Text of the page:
World's biggest brands trialling reusable and refillable packaging

World's biggest brands trialling reusable and refillable packaging

By Liam Taylor  February 25th, 2019

Last month 25 of the world's biggest consumer brands announced they will soon offer some products in refillable, reusable containers.


Last month 25 of the world’s biggest consumer brands announced they will soon offer some products in refillable, reusable containers. The brands have partnered with waste management company Terracycle to create the Loop project, which will start as a pilot project in May 2019.

Popular products including Tropicana orange juice, Axe and Dove deodorants, Häagen-Dazs ice cream, Tide laundry detergent and many more will be available for purchase in glass or stainless-steel containers as opposed to single-use disposable packaging.

Customers will use a retail website to order their chosen items, pay a fully refundable deposit for the reusable packaging and, once they have used the products, return empty containers back into the scheme for cleaning and refilling.

The Loop project came about after Terracycle pitched the idea to brands at the World Economic Forum in Davos in 2017. The pilot project will be trialled on around 5,000 shoppers from New York and Paris who sign up in advance. The project will then be expanded to London, Toronto, Tokyo and San Francisco by 2020.

With plastic packaging composing a significant proportion of overall waste sent to landfill and issues of microplastics in our natural environment moving into sharper focus, initiatives such as the Loop project could be crucial in addressing the plastics crisis and moving towards a circular economy. It is estimated that 91% of the plastics ever produced has not been recycled.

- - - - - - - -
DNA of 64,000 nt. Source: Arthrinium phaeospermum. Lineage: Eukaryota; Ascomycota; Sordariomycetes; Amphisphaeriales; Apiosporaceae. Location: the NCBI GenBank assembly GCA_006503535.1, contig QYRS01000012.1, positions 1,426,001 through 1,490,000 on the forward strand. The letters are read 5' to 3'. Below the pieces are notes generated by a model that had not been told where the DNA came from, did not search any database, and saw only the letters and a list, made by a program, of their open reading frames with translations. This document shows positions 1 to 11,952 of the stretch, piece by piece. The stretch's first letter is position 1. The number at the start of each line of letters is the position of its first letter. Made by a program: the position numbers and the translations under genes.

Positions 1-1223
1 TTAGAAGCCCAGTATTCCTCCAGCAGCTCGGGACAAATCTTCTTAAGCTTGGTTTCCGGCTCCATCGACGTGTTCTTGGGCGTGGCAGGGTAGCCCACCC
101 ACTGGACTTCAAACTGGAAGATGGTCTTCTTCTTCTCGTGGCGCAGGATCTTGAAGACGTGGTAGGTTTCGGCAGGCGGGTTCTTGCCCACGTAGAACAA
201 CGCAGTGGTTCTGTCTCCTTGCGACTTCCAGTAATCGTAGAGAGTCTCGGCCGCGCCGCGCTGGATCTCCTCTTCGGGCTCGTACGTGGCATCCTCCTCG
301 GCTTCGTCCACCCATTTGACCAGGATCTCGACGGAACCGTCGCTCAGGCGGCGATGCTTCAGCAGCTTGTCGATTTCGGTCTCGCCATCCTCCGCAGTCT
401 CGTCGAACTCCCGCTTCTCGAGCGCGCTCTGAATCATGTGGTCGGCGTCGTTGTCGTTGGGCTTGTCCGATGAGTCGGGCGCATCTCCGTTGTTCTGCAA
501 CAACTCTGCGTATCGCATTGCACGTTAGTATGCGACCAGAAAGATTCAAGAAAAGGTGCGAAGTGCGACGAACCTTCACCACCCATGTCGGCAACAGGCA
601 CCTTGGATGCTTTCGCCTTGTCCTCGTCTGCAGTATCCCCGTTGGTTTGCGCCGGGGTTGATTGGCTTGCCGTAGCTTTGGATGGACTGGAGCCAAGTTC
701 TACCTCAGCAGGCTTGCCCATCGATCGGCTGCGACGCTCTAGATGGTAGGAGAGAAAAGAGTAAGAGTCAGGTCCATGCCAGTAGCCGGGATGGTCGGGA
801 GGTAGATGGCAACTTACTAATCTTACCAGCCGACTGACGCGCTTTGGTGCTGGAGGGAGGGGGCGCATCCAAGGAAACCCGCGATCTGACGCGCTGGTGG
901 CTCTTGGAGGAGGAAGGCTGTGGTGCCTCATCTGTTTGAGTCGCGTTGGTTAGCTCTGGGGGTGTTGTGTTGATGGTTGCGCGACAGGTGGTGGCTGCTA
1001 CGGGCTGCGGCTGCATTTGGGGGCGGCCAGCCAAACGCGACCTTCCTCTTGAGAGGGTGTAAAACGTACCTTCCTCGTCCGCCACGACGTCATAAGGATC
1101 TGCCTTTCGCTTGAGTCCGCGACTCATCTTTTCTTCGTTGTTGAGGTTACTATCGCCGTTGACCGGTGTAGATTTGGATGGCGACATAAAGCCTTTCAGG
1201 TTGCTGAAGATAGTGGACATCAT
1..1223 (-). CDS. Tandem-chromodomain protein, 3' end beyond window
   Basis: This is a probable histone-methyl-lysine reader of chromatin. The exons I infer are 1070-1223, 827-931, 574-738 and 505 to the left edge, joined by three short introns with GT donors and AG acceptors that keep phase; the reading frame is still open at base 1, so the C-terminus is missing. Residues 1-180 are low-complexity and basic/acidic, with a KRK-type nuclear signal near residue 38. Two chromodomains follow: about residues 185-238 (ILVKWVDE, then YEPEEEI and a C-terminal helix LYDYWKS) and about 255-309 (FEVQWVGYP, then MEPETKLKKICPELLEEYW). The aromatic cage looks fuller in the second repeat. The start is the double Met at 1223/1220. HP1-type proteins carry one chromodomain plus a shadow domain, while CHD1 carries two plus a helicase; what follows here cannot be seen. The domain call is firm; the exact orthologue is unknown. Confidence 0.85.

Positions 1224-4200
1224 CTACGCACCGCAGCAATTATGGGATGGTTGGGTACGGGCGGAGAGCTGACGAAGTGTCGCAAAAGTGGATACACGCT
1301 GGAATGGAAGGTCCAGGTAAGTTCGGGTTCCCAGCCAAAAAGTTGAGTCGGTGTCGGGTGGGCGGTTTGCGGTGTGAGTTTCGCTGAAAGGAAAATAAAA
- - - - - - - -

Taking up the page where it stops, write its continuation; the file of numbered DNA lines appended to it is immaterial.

Positive Action

  • Just because Loop isn’t in Australia yet doesn’t mean you can’t use your own reusable packaging where possible. Bulk food stores, fresh food grocers and even butchers are usually open to using people’s own containers, but you can only find out by asking!
  • For traditional packaging, look out for the Australasian Recycling Label, an evidence-based system providing information on how to correctly recycle packaging.


Subscribe to Positive Environment News
Positive Environment News has been compiled using publicly available information. Planet Ark does not take responsibility for the accuracy of the original information and encourages readers to check the references before using this information for their own purposes.


By Liam Taylor

Prior to joining Planet Ark Liam spent his time studying global environmental issues, travelling Southeast Asia on the cheap and working for a sustainable property management company in Bali, Indonesia. Joining the communications team at Planet Ark, he hopes to inspire positive environmental behaviour through effective and positive messaging.

Stay up to date

Whether you're looking for positive inspiration at home, at work or in the community you’ll find something in our suite of e-newsletters.